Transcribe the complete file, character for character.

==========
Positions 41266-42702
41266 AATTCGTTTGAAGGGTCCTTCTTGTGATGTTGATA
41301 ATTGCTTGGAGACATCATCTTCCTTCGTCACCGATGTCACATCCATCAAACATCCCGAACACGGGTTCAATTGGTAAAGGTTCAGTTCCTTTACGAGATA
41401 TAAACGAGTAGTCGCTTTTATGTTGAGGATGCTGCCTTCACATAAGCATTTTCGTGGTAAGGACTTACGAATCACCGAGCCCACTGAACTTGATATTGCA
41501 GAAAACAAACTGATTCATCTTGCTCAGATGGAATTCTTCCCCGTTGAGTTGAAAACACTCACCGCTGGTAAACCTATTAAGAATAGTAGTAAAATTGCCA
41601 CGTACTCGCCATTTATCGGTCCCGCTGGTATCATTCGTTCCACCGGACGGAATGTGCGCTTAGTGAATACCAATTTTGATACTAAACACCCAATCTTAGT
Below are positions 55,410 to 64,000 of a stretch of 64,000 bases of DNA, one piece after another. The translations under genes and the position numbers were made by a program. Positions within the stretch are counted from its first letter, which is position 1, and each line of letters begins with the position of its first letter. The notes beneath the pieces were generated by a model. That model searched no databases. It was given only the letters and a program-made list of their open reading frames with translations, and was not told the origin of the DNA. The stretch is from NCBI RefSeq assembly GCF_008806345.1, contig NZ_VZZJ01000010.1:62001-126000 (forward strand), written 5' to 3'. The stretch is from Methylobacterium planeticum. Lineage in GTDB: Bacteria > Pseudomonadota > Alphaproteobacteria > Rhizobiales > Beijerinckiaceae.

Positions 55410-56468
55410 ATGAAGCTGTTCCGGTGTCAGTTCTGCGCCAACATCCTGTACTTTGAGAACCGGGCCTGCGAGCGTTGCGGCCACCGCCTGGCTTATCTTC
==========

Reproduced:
Positions 41266-42702
41266 AATTCGTTTGAAGGGTCCTTCTTGTGATGTTGATA
41301 ATTGCTTGGAGACATCATCTTCCTTCGTCACCGATGTCACATCCATCAAACATCCCGAACACGGGTTCAATTGGTAAAGGTTCAGTTCCTTTACGAGATA
41401 TAAACGAGTAGTCGCTTTTATGTTGAGGATGCTGCCTTCACATAAGCATTTTCGTGGTAAGGACTTACGAATCACCGAGCCCACTGAACTTGATATTGCA
41501 GAAAACAAACTGATTCATCTTGCTCAGATGGAATTCTTCCCCGTTGAGTTGAAAACACTCACCGCTGGTAAACCTATTAAGAATAGTAGTAAAATTGCCA
41601 CGTACTCGCCATTTATCGGTCCCGCTGGTATCATTCGTTCCACCGGACGGAATGTGCGCTTAGTGAATACCAATTTTGATACTAAACACCCAATCTTAGT
Below are positions 55,410 to 64,000 of a stretch of 64,000 bases of DNA, one piece after another. The translations under genes and the position numbers were made by a program. Positions within the stretch are counted from its first letter, which is position 1, and each line of letters begins with the position of its first letter. The notes beneath the pieces were generated by a model. That model searched no databases. It was given only the letters and a program-made list of their open reading frames with translations, and was not told the origin of the DNA. The stretch is from NCBI RefSeq assembly GCF_008806345.1, contig NZ_VZZJ01000010.1:62001-126000 (forward strand), written 5' to 3'. The stretch is from Methylobacterium planeticum. Lineage in GTDB: Bacteria > Pseudomonadota > Alphaproteobacteria > Rhizobiales > Beijerinckiaceae.

Positions 55410-56468
55410 ATGAAGCTGTTCCGGTGTCAGTTCTGCGCCAACATCCTGTACTTTGAGAACCGGGCCTGCGAGCGTTGCGGCCACCGCCTGGCTTATCTTC